SANTA CLARA -- His Holiness the 14th Dalai Lama brought his message of compassion and peace to one of the most cutthroat, competitive business centers in the world, telling a Silicon Valley audience Monday to put less emphasis on a materialistic life and adopt a sense of "mission."
The 78-year-old Tibetan cleric spoke for 15 minutes under what turned out to be the very loose rubric of the program's title, "Business, Ethics and Compassion" at Santa Clara University's Leavey Event Center, then joined in a panel discussion on the same subject with local leaders of the compassion community.
It wasn't exactly Jesus overturning the tables of the money changers, but His Holiness seemed to have the capacity crowd of 4,000 hanging on his every word. That may have been in part because the Dalai Lama is a bit soft-spoken and English is not his first language. Some of his words of wisdom were lost to the ages. Others were occasionally clarified by his longtime interpreter. But the audience, which included tech entrepreneurs, students, Buddhist monks -- and a smattering of celebrities such as former San Francisco 49ers great Ronnie Lott, and recently deposed Men's Wearhouse owner and spokesmodel George Zimmer -- left the auditorium buzzing.
It was the conclusion of a three-day visit to the Bay Area that included similarly sold-out stops in San Francisco and Berkeley. After his public appearance Monday morning, the Dalai Lama continued his missionary work at the university, taking part in a discussion of "Incorporating Ethics and Compassion into Business Life" with such Silicon Valley stalwarts as Charles Geschke, co-founder of Adobe, and Jane Shaw, retired chairman of Intel's board of directors.
Everybody was making nice, of course. His Holiness is a figure of such serene self-assurance that when Lloyd H. Dean, CEO of Dignity Health, made what amounted to a prostate exam joke, the audience seemed to hold its collective breath, until the translator had finished his lengthy explanation of the remark. When HHDL broke into a beatific smile, people burst out laughing.
The appearances here were conducted under tight security, provided by the State Department's Bureau of Diplomatic Security, which required everyone attending the sold-out morning event to be in the building two hours before the Tibetan spiritual leader arrived onstage. When he did appear, he looked into the bright spotlights and immediately donned his signature red sun visor. A representative of the school stepped across the stage and offered him a Santa Clara University visor, which His Holiness quickly pulled over his eyes, to applause.
The Dalai Lama receives that kind of blanket protection wherever he goes in the United States, but the presence of about 50 members of the International Shugden Community amplified concerns. They lined up across El Camino Real from the arena in protest. The group represents a different Buddhist sect that prays to another Buddhist figure, Dorje Shugden, a practice they say the Dalai Lama has banned to protect his own health.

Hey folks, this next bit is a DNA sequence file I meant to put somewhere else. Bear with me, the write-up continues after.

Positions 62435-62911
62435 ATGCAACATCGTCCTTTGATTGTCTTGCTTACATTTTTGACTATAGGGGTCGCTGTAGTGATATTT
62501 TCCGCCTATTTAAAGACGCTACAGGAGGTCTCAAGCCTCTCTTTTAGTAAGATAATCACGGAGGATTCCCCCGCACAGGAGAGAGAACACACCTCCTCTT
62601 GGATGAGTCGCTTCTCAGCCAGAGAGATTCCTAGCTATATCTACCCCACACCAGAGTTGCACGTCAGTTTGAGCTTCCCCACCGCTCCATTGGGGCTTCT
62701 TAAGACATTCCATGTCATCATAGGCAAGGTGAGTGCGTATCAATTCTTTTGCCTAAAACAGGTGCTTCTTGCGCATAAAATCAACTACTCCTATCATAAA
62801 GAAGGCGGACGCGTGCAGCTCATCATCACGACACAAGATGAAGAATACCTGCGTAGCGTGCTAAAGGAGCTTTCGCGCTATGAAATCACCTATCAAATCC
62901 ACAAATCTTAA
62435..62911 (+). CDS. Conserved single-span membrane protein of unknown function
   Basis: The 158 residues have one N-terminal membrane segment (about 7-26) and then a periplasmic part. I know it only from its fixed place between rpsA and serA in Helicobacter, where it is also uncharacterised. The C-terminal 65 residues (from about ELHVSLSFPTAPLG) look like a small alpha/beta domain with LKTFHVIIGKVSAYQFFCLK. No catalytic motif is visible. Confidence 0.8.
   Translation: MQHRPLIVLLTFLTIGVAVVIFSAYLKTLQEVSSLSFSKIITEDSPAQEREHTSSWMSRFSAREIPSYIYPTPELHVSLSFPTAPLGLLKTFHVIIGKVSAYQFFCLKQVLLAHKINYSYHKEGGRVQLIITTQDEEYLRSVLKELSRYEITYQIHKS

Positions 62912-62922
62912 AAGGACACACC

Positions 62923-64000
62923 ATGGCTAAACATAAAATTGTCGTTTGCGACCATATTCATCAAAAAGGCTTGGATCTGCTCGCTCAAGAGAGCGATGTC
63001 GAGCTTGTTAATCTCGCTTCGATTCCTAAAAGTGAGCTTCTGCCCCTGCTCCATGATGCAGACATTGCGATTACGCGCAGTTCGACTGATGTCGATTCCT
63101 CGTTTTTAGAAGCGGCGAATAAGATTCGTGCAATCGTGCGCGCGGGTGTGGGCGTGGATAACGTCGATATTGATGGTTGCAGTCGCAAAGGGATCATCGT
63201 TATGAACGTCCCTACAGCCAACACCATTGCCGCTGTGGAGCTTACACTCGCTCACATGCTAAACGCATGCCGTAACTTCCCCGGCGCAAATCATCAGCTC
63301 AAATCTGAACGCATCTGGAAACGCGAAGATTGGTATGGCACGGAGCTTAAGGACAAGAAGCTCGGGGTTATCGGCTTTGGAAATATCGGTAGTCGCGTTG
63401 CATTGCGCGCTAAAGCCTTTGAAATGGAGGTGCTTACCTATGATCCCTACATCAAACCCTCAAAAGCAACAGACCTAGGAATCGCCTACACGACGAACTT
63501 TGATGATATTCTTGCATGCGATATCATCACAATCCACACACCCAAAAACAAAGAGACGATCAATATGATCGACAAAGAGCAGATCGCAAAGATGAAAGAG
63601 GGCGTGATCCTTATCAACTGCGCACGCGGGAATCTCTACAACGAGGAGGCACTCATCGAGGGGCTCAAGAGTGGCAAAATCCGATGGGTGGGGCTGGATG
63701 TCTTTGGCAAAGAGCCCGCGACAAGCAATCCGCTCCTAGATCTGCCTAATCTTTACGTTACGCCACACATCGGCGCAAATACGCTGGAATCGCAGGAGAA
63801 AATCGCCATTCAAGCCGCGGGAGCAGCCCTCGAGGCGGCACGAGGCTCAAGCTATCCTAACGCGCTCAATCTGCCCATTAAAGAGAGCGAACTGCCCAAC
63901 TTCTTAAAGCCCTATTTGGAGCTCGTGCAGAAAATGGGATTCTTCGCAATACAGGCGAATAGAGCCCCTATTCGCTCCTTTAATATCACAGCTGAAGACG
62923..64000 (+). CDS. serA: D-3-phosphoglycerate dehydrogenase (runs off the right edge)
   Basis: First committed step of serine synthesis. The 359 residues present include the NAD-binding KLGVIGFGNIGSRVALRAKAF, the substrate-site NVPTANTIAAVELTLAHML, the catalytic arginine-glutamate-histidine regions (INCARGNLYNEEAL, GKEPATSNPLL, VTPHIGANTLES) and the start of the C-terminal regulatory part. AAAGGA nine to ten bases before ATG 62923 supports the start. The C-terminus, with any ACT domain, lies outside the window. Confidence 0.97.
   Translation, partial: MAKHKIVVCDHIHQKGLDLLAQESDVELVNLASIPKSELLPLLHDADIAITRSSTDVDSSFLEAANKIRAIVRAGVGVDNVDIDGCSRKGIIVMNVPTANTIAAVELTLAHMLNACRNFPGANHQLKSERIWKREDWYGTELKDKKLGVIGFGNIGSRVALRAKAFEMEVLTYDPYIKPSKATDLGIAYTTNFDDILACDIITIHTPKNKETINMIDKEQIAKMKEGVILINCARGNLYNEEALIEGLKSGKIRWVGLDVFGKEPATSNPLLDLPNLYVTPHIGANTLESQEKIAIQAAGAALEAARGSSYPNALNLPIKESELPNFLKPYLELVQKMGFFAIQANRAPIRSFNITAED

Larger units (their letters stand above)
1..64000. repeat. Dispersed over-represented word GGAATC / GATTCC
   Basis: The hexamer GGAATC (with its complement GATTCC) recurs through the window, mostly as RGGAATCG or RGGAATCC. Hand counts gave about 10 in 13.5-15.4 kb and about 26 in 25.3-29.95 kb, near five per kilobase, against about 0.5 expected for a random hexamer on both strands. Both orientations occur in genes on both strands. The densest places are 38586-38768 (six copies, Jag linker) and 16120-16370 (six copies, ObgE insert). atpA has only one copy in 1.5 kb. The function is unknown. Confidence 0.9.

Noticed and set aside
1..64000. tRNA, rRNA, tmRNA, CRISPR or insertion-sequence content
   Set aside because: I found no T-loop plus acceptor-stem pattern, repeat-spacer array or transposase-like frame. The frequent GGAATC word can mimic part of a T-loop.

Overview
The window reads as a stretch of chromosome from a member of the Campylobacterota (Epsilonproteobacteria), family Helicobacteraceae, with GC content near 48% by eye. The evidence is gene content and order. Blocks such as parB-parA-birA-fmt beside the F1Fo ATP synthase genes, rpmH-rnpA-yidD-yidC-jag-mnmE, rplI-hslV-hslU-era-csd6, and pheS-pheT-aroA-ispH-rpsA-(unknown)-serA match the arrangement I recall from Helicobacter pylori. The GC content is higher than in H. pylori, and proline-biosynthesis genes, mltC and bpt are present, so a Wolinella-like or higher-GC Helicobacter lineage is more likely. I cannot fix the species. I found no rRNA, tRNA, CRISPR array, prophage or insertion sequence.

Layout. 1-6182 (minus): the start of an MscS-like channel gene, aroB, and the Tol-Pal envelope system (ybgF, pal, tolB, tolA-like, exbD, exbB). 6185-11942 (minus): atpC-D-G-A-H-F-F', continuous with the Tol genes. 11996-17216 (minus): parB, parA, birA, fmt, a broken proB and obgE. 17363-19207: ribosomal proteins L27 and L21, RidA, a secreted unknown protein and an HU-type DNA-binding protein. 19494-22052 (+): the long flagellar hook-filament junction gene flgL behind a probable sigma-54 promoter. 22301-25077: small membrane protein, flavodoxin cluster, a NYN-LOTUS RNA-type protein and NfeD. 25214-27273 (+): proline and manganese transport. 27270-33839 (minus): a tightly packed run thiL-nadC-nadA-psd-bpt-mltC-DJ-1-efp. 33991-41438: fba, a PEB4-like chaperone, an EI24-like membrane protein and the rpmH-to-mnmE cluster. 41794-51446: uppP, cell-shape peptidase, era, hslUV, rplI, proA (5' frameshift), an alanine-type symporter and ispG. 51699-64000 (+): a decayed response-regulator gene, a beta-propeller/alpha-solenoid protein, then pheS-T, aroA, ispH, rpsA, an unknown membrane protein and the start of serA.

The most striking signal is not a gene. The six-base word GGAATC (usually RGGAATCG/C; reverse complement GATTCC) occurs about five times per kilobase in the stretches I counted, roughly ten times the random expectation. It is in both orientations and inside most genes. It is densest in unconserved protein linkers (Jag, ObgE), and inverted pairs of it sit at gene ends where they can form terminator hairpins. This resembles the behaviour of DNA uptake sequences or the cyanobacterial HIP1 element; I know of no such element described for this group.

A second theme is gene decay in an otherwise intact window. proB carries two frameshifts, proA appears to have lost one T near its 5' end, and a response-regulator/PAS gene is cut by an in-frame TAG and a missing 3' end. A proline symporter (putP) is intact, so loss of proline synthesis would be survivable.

"People believe he is a man of peace. In reality, he's created incredible division with his words, with his speech," said Len Foley, the protesters' spokesman. "In India right now, there are placards on hospital and restaurant walls saying if you're a Shugden practitioner, you are not welcome here. He's forcing people to take an oath that they will not practice it. Because he's the Dalai Lama, it's very difficult for us to get the word out there."
Inside, the winner of the 1989 Nobel Peace Prize was being serenaded by children from the Living Wisdom School in Palo Alto, and a quintet of chanting monks from the Gyuto Foundation. When His Holiness spoke about business ethics, his remarks didn't deviate much from what he might have said to any other group on any other day. What his followers receive as profound truths might be mistaken for bromides from a less exalted figure. But the Dalai Lama goes far off Buddhism's central message, summarized in the Four Noble Truths, which deal with suffering, pain and depression -- all conditions, it was suggested to His Holiness, that exist at companies where perks such as free meals often replace the freedom to simply go home.
The holy man talked about some people having "no respect for life," and suggested companies "include teaching of compassion, teaching of warm-heartedness." When he was asked by James Doty, director of the Center for Compassion and Altruism at Stanford University, about stress in the workplace, it produced one of the event's most revealing truths, though this one didn't get a laugh. The Dalai Lama, who has never spent a day working in an office, conceded his wisdom did not extend to the water cooler. "I have not much experience here," His Holiness said.
Contact Bruce Newman at 408-920-5004. Follow him at Twitter.com/BruceNewmanTwit.